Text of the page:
When critiquing photographic images it is the judges responsibility to help inspire, encourage and educate the maker and other photographers who are present. In order to do that, the judge must be well versed in all elements of image making and be able to talk about a number of different factors during their critique.
Imagine you have a judge who critiques about only two elements the entire evening – lets say sharpness and exposure. By the end of night you will not only be bored stupid, but you will leave feeling that the judge did not take into consideration any of the multitude of other important factors in image evaluation. Worse, you may leave with the incorrect assumption that if an image is not sharp and perfectly exposed, then it is not good – nothing could be further from the truth! While sharpness and exposure are certainly important aspects of successful photography, they are not the only considerations.
Lets say you entered an image that was not quite sharp and was a little underexposed but you had done this on purpose to achieve a dark, sinister, voyeuristic mood, which perfectly suited the subject of the image. So the judge scored or critiqued you harshly. However it was clear to the audience that the underexposure was purposefully done in order to achieve a more sinister mood and the lack of sharpness added to the elusive nature of the image in order to create an uneasy sense of voyeurism. Here you can clearly see that by looking only at the technical elements of image evaluation, the judge is ignoring the aesthetic and conceptual elements, which are equally as important to the overall success of the image.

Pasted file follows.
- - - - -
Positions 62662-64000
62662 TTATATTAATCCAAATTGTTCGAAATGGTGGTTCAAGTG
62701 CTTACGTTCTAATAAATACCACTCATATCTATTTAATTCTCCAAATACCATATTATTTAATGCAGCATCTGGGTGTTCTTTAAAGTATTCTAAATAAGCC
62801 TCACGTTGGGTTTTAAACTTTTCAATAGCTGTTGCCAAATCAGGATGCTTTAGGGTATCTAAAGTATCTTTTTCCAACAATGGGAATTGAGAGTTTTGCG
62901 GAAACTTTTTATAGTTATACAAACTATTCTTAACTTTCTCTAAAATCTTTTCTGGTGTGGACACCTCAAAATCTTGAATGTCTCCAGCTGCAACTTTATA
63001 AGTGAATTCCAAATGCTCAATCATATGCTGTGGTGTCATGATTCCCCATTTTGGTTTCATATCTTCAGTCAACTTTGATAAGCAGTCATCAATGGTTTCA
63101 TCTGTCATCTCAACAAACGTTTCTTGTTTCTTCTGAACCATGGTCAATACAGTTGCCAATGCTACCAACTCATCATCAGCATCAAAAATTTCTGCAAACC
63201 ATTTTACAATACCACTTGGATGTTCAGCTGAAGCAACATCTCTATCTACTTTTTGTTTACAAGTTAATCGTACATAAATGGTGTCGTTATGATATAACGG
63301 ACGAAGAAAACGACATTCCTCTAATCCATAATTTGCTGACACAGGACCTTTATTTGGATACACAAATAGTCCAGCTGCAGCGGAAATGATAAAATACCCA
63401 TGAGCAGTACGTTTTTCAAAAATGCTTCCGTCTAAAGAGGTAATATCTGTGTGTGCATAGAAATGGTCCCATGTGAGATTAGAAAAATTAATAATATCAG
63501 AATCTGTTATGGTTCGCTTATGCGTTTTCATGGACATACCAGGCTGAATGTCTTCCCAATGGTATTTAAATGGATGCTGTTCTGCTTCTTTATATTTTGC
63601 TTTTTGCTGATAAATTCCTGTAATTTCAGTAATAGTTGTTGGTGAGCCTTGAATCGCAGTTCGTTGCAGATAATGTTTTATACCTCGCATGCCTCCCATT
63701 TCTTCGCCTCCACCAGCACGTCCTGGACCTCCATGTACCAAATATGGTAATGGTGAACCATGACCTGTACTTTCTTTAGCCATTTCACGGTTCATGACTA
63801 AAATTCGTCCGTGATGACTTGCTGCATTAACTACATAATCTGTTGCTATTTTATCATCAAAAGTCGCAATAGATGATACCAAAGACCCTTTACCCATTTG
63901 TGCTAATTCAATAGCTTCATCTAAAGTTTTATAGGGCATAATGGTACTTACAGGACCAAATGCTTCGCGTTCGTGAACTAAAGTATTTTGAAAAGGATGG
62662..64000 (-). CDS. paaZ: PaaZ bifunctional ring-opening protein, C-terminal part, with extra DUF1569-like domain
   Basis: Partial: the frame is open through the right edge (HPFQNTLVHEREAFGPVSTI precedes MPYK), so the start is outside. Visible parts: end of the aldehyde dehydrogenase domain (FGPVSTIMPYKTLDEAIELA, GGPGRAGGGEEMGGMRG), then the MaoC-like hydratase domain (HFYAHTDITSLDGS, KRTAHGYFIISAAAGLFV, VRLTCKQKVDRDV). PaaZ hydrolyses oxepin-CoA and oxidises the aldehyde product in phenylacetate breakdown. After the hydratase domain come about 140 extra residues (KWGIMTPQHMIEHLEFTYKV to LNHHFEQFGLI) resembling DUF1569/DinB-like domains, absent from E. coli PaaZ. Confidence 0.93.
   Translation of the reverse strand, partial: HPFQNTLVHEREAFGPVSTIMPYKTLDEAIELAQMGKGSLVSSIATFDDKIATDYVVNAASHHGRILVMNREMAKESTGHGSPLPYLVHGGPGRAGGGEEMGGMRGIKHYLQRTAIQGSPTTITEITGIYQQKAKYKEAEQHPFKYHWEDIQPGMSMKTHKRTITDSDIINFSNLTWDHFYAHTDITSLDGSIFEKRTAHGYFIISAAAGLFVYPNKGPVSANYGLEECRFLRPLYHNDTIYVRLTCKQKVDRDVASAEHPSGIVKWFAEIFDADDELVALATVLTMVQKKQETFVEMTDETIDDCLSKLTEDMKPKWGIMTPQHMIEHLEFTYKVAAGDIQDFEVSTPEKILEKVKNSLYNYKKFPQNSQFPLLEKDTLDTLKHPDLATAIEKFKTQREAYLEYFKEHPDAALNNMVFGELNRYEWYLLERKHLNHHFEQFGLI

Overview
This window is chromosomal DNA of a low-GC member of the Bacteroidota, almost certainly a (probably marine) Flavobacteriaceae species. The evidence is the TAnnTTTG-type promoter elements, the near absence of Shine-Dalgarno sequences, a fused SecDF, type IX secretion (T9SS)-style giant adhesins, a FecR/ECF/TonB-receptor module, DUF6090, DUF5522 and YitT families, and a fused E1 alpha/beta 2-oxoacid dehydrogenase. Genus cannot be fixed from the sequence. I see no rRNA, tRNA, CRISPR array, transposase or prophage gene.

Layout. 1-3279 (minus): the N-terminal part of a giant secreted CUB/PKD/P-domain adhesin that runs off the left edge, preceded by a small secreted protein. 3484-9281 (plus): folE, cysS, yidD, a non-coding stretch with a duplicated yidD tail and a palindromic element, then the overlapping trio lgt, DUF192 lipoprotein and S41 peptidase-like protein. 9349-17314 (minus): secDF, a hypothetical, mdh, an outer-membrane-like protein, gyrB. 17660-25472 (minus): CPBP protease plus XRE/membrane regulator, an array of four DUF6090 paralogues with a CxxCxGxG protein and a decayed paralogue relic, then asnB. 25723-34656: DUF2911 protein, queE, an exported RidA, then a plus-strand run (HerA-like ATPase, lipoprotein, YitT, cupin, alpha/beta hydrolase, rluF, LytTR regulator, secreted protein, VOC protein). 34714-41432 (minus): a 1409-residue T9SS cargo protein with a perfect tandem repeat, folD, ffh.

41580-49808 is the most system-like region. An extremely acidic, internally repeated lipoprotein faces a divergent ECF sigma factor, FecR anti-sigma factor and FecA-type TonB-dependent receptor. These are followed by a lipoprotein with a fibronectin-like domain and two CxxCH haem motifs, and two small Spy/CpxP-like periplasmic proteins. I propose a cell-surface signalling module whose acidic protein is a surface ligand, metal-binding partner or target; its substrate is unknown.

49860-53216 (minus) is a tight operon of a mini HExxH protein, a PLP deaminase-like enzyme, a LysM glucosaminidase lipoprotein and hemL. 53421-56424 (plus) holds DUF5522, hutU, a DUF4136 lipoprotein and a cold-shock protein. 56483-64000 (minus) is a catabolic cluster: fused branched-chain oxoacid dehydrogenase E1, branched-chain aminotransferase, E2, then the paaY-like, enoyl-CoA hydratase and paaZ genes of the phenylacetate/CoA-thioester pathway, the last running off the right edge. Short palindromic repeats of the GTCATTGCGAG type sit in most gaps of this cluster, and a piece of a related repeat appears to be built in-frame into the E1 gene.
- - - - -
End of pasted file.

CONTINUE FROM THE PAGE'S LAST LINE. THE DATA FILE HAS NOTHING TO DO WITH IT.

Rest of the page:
While it may be true that some judges are narrow minded in their assessment of images, I firmly believe that most judges are intuitively and subconsciously taking many factors into consideration when they judge, however when they critique, some lack the variety of vocabulary to accurately describe what it is that they are seeing.
The purpose of this presentation is to introduce novice judges to the range of things that they should be considering during the judging process and to help extend their vocabulary and repertoire of ideas to discuss during their critique.
Director of Training , Australian Photographic Judges Association (APJA)
Please note: This presentation was given as part of the APJA Level 1 Training Seminar, April, 2017. It is obviously designed to include my dialogue alongside the slideshow, but should still make sense. I hope. At the very least, you will enjoy the pictures :) Many images are my own, but some images are sourced from the web. I did not have time to find all the original authors (this is actually a very difficult process). I apologise to the makers and I will attempt to remedy this ASAP and give credit to all the amazing photographers featured.